A Texas judge sided with Merck on Wednesday, denying a motion that could have opened the door to a larger damage award in a lawsuit charging that Vioxx caused the death of a 71-year-old man, Reuters reported.
Texas state district judge Alex Gabert refused a plaintiff’s request to ask jurors to decide during deliberations whether Merck had criminally caused the death of an elderly person.
Gabert’s decision means Merck, under Texas law, will face a maximum of $750,000 for punitive damages. A ruling the other way would have taken off all limits.
Meanwhile, a steering committee of Vioxx plaintiffs’ attorneys has put together a pre-made trial package that can be used for a Vioxx case against Merck, The Wall Street Journal reported.
The package is free but attorneys must pay a contingency fee of 3% or 6% of any rewards or settlements to the lawyers who assembled the package. The arrangement applies to all federally filed cases. Using the package can bring the out-of-pocket cost of putting on a trial down to about $50,000—a small enough sum to open the floodgates for law firms of all sizes to take a swing at Merck.
The package lays out a road map for a Vioxx case and includes what attorneys say are the most damaging documents from Merck, video testimony of key players and prepared graphics to present in the courtroom.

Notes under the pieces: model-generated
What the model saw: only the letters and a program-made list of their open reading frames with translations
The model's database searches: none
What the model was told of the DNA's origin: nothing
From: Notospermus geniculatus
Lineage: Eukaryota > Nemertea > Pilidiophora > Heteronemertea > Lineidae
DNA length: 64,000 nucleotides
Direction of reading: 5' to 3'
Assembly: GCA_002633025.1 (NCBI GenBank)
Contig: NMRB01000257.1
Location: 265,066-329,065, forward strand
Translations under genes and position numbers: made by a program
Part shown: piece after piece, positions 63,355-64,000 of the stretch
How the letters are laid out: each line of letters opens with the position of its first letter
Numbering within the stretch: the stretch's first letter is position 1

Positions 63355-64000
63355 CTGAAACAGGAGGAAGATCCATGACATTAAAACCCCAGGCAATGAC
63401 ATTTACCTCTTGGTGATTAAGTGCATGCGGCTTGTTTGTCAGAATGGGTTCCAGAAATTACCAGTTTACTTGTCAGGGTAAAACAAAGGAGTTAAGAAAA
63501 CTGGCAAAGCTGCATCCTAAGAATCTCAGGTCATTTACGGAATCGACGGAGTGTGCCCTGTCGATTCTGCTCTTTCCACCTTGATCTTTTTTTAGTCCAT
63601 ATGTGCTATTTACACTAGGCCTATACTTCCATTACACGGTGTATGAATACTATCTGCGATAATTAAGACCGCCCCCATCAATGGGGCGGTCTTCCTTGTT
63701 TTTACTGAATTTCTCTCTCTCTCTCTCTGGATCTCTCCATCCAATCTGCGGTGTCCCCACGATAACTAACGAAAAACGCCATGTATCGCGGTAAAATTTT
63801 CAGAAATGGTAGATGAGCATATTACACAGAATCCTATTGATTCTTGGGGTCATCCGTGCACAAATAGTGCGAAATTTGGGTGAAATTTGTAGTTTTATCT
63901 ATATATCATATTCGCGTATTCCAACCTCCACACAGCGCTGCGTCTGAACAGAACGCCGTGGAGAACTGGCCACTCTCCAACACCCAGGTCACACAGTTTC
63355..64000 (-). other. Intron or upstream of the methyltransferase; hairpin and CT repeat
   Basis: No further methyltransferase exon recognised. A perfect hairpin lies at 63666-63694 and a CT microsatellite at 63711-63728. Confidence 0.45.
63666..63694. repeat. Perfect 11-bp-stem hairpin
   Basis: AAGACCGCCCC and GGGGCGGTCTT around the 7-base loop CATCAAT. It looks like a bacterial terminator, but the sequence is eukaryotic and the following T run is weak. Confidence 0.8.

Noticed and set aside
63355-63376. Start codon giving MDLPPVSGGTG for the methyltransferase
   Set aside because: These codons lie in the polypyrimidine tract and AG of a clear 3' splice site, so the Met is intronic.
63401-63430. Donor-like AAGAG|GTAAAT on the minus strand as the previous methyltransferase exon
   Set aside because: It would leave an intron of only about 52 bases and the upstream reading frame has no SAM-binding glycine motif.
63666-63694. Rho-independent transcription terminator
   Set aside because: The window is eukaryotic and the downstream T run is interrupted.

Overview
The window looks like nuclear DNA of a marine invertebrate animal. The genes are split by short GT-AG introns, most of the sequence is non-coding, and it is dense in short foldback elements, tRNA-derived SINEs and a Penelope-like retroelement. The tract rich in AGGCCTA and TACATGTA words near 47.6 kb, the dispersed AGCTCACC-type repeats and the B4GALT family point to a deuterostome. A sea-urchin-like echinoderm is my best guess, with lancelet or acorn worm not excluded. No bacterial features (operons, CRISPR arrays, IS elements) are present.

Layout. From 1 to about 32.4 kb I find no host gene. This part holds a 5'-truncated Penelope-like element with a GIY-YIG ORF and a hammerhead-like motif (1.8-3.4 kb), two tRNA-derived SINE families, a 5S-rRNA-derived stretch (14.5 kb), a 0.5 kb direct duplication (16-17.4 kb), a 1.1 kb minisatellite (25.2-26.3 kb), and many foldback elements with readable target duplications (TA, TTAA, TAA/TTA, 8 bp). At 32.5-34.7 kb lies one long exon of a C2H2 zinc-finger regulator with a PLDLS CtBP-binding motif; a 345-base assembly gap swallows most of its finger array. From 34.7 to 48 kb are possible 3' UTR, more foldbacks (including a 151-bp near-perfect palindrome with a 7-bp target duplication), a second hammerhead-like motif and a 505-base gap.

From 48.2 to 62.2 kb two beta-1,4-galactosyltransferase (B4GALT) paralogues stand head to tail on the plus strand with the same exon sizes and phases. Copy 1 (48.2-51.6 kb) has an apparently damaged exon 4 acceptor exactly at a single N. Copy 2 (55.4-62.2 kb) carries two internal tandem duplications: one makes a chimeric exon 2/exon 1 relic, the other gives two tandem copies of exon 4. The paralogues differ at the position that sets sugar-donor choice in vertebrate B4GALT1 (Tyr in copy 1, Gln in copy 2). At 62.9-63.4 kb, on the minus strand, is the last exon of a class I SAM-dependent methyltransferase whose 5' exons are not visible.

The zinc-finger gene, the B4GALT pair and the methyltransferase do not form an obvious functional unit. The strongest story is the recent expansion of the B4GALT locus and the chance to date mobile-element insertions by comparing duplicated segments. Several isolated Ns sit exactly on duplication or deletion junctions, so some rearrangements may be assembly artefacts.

“It won’t exactly be paint-by-numbers, but that’s the basic concept we have in mind,” Thomas Kline, a key plaintiff’s attorney in the Vioxx litigation who helped develop the package, told the Journal.
So far, approximately 200 firms have signed a contract to obtain the package.
Merck told the newspaper it is not threatened by plaintiff’s attempts to standardize the cases.
“It’s part of the standard plaintiff’s playbook to try and create a cookie-cutter case, but these cases are about the science, which is complex, and the individual facts in each case,” said Ted Mayer, co-lead outside defense counsel for Merck. “We’re ready to try these cases. We’ve said that and we’ve proved that.”